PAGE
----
How to Teach Science through the Lives of Scientists

How to Teach Science through the Lives of Scientists

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When we think of science instruction, we often think of textbooks and curriculum with labs and lots of formal quizzes and activities. Given my professional background (biology teacher with a masters degree in curriculum and instruction), I am quite familiar with the conventional paradigm of science education. I’ve learned that all my structured training for classroom science, doesn’t translate well to our homeschool. We love to study science as investigation. Over the years I’ve shared activities from our brand of science instruction, but I often hesitate to blog about our science because I don’t want to intimidate people. Science is a lot of fun and I’ve recently renewed my goal to share with you how we approach science (hopefully) in a way that will make it very accessible to other families regardless of your science background. How to Teach Science through the Lives of Scientists is how our fourth grader (and youngest student) loves to learn science best.

Benefits of Teaching Science with Biographies

How to Teach Science through the Lives of Scientists

We are a long time unit study family and have always followed interests and learned about interesting people along the way. However, our fourth grader, Joshua, has always been extra interested in the people behind the science. I was hoping to revisit unit studies I’d done with his older siblings, but he tagged along and he remembers details! He’s a kid who once he plays something out, isn’t willing to revisit it again. Last year it occurred to me that we could learn science by learning about scientists. This has worked well for him and every time I stray to use something more formal, we end up back using biographies and learning science. Here are a few reasons it’s a good fit:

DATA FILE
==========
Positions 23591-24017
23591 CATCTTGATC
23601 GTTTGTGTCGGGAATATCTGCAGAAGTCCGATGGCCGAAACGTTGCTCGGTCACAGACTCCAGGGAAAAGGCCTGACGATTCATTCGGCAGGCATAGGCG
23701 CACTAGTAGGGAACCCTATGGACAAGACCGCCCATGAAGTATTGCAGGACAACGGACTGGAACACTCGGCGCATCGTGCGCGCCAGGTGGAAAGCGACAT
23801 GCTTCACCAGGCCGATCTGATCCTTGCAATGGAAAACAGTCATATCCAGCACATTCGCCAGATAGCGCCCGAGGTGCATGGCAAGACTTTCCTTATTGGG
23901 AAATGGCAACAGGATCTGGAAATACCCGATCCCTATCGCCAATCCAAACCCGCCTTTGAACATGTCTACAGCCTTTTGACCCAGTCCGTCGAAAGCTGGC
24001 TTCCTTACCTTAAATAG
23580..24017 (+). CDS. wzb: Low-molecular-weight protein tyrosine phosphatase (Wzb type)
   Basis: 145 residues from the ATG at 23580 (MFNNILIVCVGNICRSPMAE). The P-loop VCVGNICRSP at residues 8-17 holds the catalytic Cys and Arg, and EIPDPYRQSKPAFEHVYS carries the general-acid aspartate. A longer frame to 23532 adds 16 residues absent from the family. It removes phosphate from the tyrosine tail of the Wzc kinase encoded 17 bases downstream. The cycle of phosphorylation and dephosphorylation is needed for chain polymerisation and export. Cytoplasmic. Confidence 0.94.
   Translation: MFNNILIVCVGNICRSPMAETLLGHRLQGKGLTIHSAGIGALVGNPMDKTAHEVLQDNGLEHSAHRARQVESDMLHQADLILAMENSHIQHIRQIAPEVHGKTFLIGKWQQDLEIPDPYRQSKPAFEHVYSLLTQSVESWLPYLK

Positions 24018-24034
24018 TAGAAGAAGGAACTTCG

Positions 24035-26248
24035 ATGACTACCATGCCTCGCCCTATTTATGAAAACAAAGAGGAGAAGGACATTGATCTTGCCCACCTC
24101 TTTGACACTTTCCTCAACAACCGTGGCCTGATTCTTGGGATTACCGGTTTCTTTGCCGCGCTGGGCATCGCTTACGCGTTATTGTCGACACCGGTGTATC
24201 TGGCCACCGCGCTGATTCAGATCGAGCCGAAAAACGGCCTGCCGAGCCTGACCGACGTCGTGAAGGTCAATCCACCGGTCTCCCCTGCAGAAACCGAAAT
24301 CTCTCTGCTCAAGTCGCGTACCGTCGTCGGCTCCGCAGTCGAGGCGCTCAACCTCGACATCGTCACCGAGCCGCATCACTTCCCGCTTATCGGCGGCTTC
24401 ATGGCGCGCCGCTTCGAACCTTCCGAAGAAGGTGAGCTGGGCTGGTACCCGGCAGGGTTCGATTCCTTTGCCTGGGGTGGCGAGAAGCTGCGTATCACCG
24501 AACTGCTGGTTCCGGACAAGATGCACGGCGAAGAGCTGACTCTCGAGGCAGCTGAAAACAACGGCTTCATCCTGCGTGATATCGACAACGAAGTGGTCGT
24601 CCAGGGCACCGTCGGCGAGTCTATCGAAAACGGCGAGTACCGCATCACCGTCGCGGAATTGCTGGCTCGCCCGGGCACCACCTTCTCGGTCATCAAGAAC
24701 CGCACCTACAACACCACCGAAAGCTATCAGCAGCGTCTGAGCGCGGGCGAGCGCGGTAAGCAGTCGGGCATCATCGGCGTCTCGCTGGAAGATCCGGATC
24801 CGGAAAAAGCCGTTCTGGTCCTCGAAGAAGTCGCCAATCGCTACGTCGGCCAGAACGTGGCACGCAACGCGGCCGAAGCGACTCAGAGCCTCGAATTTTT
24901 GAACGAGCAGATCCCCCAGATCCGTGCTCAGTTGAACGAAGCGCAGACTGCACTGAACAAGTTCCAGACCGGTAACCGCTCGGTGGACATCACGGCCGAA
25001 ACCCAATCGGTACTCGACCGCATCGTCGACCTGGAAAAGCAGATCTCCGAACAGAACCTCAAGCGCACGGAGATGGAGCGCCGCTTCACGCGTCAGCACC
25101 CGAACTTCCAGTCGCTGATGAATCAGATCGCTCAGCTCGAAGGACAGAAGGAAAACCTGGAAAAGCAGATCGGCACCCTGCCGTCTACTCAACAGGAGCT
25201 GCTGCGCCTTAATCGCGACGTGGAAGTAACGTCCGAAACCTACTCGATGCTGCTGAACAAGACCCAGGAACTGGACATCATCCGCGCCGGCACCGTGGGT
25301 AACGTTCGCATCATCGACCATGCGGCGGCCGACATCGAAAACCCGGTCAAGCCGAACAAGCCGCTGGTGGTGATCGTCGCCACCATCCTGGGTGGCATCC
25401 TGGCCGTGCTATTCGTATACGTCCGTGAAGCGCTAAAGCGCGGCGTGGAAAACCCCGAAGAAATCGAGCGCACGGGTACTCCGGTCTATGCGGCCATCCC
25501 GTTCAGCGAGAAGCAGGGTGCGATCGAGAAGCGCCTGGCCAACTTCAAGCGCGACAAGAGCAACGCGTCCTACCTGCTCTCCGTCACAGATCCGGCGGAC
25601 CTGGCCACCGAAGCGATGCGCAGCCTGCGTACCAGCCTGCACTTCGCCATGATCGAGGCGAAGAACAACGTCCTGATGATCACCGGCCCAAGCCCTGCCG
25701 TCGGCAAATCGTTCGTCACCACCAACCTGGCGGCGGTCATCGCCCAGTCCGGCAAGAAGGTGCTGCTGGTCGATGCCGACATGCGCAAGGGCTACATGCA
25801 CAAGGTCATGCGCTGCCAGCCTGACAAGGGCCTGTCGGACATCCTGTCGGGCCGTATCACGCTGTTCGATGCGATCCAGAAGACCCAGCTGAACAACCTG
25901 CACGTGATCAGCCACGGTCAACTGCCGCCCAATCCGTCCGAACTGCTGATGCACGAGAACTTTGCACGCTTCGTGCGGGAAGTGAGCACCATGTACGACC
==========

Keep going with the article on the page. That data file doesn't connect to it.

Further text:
• Observe the common character traits and behavior of scientists– which allows you to see their habits, professional practices, etc.
  • Explore a wide variety of science concepts– lets you break out of doing things in order or chronologically and gives you the chance to move from discipline to discipline within science. You don’t have to study just one area of science each year.
  • Follow an interest– if you read about a scientist who was inspired by Newton, you can find out who Newton is and what he was about.
  • Customize the curriculum– your student is unique and offering him a way to study that capitalizes on his strengths while building weaknesses is a smart way to educate. Joshua is an engineer and loves to explore science in his own way. He wants to figure things out and invent and he adores learning about others who have done the same. This is a brilliant way for him to keep his edge!
  • Meet lots of scientists– it’s exciting to meet new people and learn about their contribution to the world and to the current world of scientists. You get to read a lot of biographical information and that’s just plain fun!

Let him on the contrary, linger pleasantly over the history of a single man, a short period, until he thinks the thoughts of that man, is at home in the ways of that period. Though he is reading and thinking of the lifetime of a single man, he is really getting intimately acquainted with the history of a whole nation for a whole age. – Charlotte Mason

Biographies of Scientists

How to Teach Science through the Lives of Scientists

The foundation of this approach is the biographies of famous men and women in the field of science. It’s important to find the right biographies to get the most out of the potential of this method. Look for:

  • Age appropriate selections– Pay attention to who the audience is for a book. If you find an adult biography, chances are there will be content you don’t want your child to read.
  • Reader friendly– Keep in mind the age and skill of your reader when choosing a book. Is it visually pleasing? Is there enough margin? All of these go into whether a book is appealing or not- especially for emerging readers.